Monday, 1 March 2010

Lies, damn lies and statistics

Well, you will be pleased to know that 80% of you were correct in suggesting that the two unsynchronised birders on the left were indeed looking in vain for Ruppell's Warblers. From this I can summise:
1) That 80% of you have visited this unprepossessing site by a main road in Lesvos.

2) That 4 out of 5 of you recognised immediately the typical Ruppell's habitat of barbed wire and concrete

However, the results are arguably statistically flawed by the fact a paltry 5 of you summoned up the half hearted interest to play. I presume that this also included a person in the photo, who I would venture to suggest would have had a slight advantage. Now I use stats unashamedly for work and even I would struggle to draw a meaningful conclusion from such a result, although I'm sure I once proved the economic value of Bitterns from a survey of people visiting Leighton Moss. It's amazing what people say they will pay to see a bird when it doesn't involve real money (it's called hypothetical bias if you must know - extremes of which have been shown to involve people stating a willingness to pay for stuff in excess of their annual income). If you're ever approached by a graduate researcher at a nature reserve and asked the question make sure you inflate hugely what you'd pay to visit - and then take satisfaction in the fact that the findings will be totally invalid. How you'll laugh...or am I a bit out of touch? Thought so.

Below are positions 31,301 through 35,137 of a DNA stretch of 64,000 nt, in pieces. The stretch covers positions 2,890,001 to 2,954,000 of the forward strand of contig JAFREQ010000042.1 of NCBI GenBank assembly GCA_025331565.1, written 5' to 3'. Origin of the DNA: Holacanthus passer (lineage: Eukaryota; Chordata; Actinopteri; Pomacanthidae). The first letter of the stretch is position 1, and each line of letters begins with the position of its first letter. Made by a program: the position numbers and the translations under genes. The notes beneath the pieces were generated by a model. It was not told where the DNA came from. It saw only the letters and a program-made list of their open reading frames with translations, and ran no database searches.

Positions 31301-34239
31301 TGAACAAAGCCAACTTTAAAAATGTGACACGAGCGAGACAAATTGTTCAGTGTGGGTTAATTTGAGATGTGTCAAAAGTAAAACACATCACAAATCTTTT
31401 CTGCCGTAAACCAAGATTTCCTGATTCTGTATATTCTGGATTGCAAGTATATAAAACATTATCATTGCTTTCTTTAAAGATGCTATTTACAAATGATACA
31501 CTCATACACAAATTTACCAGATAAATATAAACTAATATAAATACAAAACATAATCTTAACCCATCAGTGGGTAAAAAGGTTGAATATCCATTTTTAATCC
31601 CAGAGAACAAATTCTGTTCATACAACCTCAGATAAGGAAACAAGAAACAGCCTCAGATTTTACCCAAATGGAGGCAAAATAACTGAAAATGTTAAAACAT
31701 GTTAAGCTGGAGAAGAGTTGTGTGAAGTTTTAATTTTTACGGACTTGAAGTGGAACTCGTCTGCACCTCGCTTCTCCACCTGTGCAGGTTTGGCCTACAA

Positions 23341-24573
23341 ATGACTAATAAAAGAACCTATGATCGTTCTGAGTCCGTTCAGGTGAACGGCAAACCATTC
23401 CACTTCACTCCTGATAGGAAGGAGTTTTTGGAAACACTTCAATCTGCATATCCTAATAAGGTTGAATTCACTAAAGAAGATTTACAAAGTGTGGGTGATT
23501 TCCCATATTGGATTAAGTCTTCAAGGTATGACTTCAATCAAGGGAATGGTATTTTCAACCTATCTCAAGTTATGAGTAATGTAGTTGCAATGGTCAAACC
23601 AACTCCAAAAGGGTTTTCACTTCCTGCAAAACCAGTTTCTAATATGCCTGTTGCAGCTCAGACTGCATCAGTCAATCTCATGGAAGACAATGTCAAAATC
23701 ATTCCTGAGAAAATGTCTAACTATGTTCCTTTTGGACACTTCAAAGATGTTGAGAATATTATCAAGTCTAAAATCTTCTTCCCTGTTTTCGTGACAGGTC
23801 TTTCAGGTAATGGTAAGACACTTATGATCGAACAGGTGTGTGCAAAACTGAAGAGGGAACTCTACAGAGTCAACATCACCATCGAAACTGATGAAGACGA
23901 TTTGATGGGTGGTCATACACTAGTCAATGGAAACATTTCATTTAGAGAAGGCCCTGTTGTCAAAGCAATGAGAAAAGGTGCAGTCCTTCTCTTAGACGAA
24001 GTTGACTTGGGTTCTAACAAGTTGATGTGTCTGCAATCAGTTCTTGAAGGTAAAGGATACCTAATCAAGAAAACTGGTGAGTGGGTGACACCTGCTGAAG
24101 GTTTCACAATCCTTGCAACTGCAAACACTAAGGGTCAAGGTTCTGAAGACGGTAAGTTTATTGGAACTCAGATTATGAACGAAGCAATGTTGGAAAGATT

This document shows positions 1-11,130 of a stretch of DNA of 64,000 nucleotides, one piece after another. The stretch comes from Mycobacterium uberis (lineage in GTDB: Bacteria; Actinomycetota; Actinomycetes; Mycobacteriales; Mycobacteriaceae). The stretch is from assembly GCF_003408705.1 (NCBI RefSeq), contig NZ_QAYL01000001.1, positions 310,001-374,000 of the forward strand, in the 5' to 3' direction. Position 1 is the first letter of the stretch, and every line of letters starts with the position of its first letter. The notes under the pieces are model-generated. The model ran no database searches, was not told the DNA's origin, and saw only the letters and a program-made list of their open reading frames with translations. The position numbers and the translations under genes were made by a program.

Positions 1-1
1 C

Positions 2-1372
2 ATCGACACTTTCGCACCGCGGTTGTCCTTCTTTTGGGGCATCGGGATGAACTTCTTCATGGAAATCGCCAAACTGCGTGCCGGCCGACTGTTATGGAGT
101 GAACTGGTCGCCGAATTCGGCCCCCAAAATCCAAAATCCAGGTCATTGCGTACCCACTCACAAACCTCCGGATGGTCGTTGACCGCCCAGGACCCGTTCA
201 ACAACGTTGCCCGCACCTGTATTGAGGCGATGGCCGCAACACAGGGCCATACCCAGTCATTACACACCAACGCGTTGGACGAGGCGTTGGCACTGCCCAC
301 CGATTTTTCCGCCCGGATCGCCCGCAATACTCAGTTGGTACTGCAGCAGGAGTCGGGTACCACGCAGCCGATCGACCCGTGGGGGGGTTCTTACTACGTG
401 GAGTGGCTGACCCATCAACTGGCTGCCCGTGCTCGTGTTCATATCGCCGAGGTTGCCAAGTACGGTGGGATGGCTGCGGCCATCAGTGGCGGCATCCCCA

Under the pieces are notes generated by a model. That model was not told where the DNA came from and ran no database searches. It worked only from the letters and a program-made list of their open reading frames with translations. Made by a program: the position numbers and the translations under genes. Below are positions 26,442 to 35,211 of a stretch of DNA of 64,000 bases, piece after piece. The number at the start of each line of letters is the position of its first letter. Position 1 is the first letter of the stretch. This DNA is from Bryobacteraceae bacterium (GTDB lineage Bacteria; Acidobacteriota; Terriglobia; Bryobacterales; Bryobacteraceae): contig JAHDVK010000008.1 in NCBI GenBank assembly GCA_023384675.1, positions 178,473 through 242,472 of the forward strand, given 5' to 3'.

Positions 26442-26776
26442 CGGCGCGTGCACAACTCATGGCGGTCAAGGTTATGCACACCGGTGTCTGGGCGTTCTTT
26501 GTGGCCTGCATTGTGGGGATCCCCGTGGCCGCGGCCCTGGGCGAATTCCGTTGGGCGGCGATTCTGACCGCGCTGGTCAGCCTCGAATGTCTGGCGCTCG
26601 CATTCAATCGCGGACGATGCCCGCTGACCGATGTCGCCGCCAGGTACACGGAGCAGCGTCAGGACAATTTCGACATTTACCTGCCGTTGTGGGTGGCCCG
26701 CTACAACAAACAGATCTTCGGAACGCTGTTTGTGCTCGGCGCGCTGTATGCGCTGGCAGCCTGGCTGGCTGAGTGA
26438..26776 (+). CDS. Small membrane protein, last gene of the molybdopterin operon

1 comment:

  1. Yes, I did take part in the voting. But you know my memory... I wasn't even sure where that picture was taken, nor if I'd ever seen any of the birds on the list. Have I been to Lesvos?
    I do, however, recall that jolly event in the hide with the black-headed gull carrying a stick. Now that you've published this fine tale on the web, I'll have to exclude it from my forthcoming memoirs, dagnabit.